Forager, the technology platform powering the complex North American cross-border freight market, has released instant contract pricing for dry van truckload movements on SCOUT, its proprietary software.
Using SCOUT, shippers can build a lane and lock in contracted freight rates in a matter of minutes. Specifying load attributes like origin, destination, crossing, commodity, weight, and whether the load can be transloaded or not is accomplished with drop-down menus. Lane frequency and start/stop dates have also been added to the functionality.
“Offering instant contracted pricing is truly revolutionary in every sense of the word,” said Forager founder and CEO Matt Silver in a statement. “This goes beyond just offering the same level of technology and service to cross-border shippers that domestic shippers already enjoy. No brokerage, tech company or 3PL anywhere is offering instant contracted pricing – domestic or otherwise.”
Why are cross-border rates volatile?
Silver has a sophisticated understanding of what drives price volatility in cross-border freight markets, honed by years of cross-border experience at Coyote Logistics. He said that produce season typically affects northbound (or outbound Mexico) rates because by increasing the demand for northbound trucks, it creates an imbalance in capacity. When many more trucks are needed to head north than head south, Mexican origin markets are starved of capacity and northbound rates become more expensive.
Another key factor is international trade in general, Silver explained, especially with regard to foreign exchange rates. The Mexican peso’s weakness against the dollar has discouraged Mexican firms from buying U.S. products, exacerbating the northbound-southbound volume imbalance.
Several customers are already using Forager’s contract rate tool and Forager expects steady adoption.
“The imbalance is getting worse and worse, and contract pricing is a good way to hedge against that,” Silver said.
Forager offers seamless visibility on transloaded shipments
One way that Forager manages cost volatility on its side is by building deep relationships with local cross-border trucking carriers in markets like El Paso, McAllen and Laredo and encouraging its customers to consider transloading rather than using a single carrier for a direct shipment from origin to destination. Transloading takes place when a U.S. carrier’s truck pulls into a crossdock near the border, the freight is taken out of the trailer and loaded into a new trailer, which is hauled across the border by a local cross-border carrier. Then a Mexican or Canadian carrier picks up the trailer and takes the freight to its destination.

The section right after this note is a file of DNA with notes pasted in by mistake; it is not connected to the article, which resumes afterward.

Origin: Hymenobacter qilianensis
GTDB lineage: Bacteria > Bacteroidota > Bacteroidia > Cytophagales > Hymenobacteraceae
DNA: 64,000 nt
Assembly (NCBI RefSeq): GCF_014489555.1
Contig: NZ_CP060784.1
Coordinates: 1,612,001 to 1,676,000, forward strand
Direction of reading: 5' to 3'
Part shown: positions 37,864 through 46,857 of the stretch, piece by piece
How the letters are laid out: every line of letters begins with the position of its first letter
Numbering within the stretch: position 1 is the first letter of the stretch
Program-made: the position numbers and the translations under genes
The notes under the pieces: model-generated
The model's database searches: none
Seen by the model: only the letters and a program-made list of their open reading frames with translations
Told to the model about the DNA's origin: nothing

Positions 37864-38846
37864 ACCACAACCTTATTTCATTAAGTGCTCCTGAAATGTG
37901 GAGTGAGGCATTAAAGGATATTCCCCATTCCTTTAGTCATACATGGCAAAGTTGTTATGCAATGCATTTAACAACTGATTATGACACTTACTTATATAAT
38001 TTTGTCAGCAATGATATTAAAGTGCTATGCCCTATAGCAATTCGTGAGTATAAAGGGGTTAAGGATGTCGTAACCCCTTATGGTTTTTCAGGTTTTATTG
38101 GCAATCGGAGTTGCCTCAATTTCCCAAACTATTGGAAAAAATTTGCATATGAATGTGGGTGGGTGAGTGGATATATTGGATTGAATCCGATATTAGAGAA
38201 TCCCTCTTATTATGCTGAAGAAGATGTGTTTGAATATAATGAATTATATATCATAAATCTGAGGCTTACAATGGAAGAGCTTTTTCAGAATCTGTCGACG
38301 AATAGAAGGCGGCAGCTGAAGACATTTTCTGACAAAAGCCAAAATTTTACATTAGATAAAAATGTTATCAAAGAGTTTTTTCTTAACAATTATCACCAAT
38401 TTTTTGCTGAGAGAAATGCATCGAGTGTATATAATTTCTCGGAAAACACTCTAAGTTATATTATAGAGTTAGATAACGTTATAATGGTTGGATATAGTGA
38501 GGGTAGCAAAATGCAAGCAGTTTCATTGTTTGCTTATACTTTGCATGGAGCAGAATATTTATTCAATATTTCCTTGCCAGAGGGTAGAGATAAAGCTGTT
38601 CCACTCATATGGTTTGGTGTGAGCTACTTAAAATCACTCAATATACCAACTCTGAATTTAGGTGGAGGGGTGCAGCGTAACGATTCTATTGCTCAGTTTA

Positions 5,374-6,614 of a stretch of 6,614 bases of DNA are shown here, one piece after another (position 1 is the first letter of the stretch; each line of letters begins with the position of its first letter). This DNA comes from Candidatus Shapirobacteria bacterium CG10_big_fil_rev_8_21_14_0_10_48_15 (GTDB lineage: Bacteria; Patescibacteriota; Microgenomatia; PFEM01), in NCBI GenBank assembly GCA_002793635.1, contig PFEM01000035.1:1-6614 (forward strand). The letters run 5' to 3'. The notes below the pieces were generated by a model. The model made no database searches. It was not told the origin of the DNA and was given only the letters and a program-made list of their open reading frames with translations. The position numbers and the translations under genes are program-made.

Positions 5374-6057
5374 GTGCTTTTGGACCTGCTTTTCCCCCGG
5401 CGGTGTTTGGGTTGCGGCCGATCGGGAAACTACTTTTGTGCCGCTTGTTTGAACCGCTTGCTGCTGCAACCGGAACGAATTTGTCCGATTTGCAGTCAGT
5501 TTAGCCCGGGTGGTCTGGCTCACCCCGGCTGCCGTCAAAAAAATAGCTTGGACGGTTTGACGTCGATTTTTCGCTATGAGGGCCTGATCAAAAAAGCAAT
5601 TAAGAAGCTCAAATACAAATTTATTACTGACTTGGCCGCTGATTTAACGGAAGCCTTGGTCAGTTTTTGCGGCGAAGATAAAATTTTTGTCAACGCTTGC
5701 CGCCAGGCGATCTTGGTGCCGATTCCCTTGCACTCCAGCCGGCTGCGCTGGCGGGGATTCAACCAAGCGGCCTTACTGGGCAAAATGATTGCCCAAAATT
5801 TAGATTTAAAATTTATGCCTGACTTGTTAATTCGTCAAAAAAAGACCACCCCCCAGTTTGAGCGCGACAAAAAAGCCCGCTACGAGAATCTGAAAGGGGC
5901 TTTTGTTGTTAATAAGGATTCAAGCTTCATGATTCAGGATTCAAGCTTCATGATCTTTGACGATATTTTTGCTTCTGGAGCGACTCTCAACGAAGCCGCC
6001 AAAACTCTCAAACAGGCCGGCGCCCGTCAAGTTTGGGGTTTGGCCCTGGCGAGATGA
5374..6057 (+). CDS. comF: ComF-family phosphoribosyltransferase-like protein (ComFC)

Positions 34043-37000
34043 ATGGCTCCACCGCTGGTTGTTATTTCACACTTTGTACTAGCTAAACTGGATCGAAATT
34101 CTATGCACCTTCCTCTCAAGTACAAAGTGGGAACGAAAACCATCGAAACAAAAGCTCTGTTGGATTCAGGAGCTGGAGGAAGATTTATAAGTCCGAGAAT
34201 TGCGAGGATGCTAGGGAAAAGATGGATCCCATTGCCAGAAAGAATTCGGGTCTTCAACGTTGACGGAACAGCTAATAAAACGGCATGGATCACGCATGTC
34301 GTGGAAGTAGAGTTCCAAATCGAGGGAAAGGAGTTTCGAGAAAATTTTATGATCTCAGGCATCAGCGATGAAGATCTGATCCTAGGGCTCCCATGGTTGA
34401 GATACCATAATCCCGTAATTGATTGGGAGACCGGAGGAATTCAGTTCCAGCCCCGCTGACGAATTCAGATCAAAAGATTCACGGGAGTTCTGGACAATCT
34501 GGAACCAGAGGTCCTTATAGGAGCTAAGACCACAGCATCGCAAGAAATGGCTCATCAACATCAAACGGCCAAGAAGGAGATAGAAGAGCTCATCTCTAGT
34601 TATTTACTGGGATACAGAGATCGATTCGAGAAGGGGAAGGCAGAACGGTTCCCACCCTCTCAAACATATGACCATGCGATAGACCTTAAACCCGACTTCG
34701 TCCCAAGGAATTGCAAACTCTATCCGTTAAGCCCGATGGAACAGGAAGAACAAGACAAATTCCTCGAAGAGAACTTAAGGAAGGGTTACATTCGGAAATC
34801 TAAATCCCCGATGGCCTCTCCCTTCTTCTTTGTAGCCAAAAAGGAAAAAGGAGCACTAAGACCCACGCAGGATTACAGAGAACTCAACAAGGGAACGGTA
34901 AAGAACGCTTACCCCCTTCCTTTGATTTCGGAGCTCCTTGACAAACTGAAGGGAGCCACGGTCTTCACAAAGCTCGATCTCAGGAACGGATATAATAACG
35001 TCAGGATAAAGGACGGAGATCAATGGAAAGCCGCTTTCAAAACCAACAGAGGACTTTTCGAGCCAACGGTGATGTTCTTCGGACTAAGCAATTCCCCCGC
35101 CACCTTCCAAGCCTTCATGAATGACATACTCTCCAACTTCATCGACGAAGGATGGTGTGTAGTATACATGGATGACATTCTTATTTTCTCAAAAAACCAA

“If a shipper can go from ‘direct’ to transloading, we get a little more flexibility in the network,” Silver said.
In other words, it’s easier to find a carrier in Laredo who can go to Monterrey than it is to find a carrier in Chicago who can go to Monterrey; capacity that is more fluid and flexible can normally be secured at prices closer to market rates.
But transloading introduces other complexities. Shippers in certain verticals like automotive don’t love transloading because another set of hands touching the freight introduces a new layer of risk and potential damage. Silver said that Forager worked with one shipper moving household appliances to find which specific commodities can be easily transloaded – it turns out that double-stacked washers and dryers were not suited for transloading, but refrigerators were.
Consistent visibility is another problem in cross-border freight that Forager has solved. Using project44, Forager offers 24/7 visibility for all legs of its freight movements. Shippers can use SCOUT to see where their freight is at all times and, just as importantly, which carrier (or tractor) is attached to the trailer containing their freight. Tracking the truck and trailer separately is crucial for maintaining seamless visibility during moves involving transloading, which can use three separate tractors and two trailers.
“We don’t just want to be a broker scooping up a lot of cross-border freight,” Silver said. “Ultimately we want SCOUT to be a command center that houses all cross-border freight movements. And once we expand to less-than-truckload and parcel, we’ll help customers consolidate their shipments and make capacity even more fluid.”
Source: FreightWaves, John Paul Hampstead